An 1841 will and a case of disinheritance

I’ve just been studying the will of William Cavers gunsmith in London. It’s hard to read, at least compared to Scottish wills I’m more used to. Even Scottish wills from the 16th century are easier to read than this English document!


Snippet of will of William Cavers

As a result I’ve given up trying to decipher the whole thing. Instead I’ve been glancing through it, looking for clues.

William left his household effects, after his wife Sarah died, to his four daughters, unnamed, but presumably Caroline, Jane, Sarah Maria, and Ann. His tools and implements were left to his son William, along with the management of the family business, with the advice that William was “to be diligent to rise early” and to look after the business “as much as lies in his power”. By contrast the eldest son Charles was disinherited, who due to his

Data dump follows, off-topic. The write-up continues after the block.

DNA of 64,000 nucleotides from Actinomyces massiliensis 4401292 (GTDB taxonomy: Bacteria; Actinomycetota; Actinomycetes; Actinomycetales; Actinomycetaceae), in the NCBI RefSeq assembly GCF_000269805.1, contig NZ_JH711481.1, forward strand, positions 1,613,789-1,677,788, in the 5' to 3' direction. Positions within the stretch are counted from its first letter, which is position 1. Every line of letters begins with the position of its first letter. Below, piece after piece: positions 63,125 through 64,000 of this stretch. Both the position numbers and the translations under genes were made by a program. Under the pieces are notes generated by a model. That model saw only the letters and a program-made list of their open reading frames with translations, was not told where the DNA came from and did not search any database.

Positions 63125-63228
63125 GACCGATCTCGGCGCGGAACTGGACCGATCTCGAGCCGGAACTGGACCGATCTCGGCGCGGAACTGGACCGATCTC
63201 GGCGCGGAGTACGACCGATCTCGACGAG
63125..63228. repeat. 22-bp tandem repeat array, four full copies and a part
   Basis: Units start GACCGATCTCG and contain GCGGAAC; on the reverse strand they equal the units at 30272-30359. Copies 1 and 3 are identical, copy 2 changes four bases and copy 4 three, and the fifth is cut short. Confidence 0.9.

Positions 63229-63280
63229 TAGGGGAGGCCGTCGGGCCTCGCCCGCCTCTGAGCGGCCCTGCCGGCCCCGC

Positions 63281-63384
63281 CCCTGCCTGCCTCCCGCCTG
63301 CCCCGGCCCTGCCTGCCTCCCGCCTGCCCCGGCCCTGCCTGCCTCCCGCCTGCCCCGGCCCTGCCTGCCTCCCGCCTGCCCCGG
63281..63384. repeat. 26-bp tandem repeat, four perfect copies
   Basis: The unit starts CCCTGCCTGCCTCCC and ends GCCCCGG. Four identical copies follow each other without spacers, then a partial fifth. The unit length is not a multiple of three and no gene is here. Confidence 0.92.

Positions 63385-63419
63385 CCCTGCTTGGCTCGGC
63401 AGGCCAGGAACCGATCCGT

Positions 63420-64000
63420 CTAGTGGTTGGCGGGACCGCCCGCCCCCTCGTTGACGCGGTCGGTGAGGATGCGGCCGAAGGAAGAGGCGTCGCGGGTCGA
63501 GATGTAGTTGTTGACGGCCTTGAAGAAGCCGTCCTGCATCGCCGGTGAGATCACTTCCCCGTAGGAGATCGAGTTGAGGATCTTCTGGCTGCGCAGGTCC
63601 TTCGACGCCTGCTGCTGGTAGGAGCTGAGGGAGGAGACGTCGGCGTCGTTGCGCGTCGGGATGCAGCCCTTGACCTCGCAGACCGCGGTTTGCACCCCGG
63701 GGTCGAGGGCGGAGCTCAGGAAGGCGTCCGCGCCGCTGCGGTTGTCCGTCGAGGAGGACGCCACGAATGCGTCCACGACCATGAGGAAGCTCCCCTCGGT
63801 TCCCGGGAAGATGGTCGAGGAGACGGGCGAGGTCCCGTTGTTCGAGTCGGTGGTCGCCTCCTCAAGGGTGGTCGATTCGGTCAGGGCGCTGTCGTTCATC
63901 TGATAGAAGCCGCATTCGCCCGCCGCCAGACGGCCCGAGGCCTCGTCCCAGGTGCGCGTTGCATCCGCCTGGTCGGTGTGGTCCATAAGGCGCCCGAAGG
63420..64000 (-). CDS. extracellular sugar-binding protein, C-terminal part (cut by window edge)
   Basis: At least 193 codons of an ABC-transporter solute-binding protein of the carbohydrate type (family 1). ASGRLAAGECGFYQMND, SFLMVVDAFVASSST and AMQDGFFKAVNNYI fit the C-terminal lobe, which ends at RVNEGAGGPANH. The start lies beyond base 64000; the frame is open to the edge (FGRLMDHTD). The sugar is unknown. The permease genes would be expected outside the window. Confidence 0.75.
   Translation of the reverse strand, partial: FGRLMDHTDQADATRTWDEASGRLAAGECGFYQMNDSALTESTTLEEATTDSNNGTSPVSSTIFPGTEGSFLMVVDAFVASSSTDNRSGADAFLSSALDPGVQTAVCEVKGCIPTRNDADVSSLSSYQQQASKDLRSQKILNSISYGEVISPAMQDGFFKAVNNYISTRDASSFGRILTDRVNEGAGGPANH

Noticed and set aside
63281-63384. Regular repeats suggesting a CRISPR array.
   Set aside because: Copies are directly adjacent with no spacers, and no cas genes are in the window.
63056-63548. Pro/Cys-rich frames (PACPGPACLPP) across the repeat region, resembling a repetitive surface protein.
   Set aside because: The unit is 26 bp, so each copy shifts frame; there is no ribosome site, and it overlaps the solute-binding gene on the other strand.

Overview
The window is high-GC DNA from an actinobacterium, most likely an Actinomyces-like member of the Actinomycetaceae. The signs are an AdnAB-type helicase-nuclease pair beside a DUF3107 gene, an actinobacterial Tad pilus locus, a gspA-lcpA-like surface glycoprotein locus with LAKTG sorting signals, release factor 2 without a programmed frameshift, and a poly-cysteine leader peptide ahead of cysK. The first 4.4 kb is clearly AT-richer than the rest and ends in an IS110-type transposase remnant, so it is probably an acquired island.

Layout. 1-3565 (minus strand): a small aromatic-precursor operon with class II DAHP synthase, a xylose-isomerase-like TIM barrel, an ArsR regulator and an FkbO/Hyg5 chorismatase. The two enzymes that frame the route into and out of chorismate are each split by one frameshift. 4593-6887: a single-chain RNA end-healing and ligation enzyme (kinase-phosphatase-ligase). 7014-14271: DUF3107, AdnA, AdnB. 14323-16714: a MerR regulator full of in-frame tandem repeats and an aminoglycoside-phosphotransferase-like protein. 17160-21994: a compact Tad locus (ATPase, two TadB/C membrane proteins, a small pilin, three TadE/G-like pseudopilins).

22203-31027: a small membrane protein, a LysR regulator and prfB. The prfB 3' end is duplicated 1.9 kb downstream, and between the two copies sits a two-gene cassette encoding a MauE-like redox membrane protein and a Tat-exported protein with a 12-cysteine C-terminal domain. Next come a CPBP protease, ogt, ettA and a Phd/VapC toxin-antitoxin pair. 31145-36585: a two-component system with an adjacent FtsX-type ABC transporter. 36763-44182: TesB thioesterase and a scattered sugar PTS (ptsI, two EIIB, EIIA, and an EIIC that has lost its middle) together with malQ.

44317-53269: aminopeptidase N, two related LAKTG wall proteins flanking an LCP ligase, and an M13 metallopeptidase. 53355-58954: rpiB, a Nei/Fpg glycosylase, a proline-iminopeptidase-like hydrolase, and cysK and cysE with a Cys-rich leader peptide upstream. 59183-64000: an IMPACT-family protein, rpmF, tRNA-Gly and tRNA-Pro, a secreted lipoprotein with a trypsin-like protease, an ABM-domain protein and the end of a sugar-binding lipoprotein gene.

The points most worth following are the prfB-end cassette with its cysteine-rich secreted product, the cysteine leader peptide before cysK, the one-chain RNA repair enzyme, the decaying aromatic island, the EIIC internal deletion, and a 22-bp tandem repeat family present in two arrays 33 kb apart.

immoral and dissipated habits alienated himself from his family thereby forfeiting that claim he would have had naturally had he been a dutifull son. I reluctantly exclude him Charles Cavers from the benefits he would otherwise participate in at the same time should he choose to assist in the business I recommend that he be well remunerated

How sad, given that the last blog post recounted a happier time for the family, an outing to the fair in 1828 to see the animals, albeit one where father William, with his young son Charles and probably little William too, was pickpocketed.

I’ve just spotted another useful clue in the will though. As well as young William and son-in-law Charles Darling, the will also appointed as executor “my nephew Mr James Rivett of Stratford and West Ham in the County of Essex Builder”. That name Rivett has popped up before, with a marriage in 1812 in London between John Rivett and Ann Cavers. So this will suggests that Ann was William’s sister. A valuable clue. I need to look into the Rivett family more next.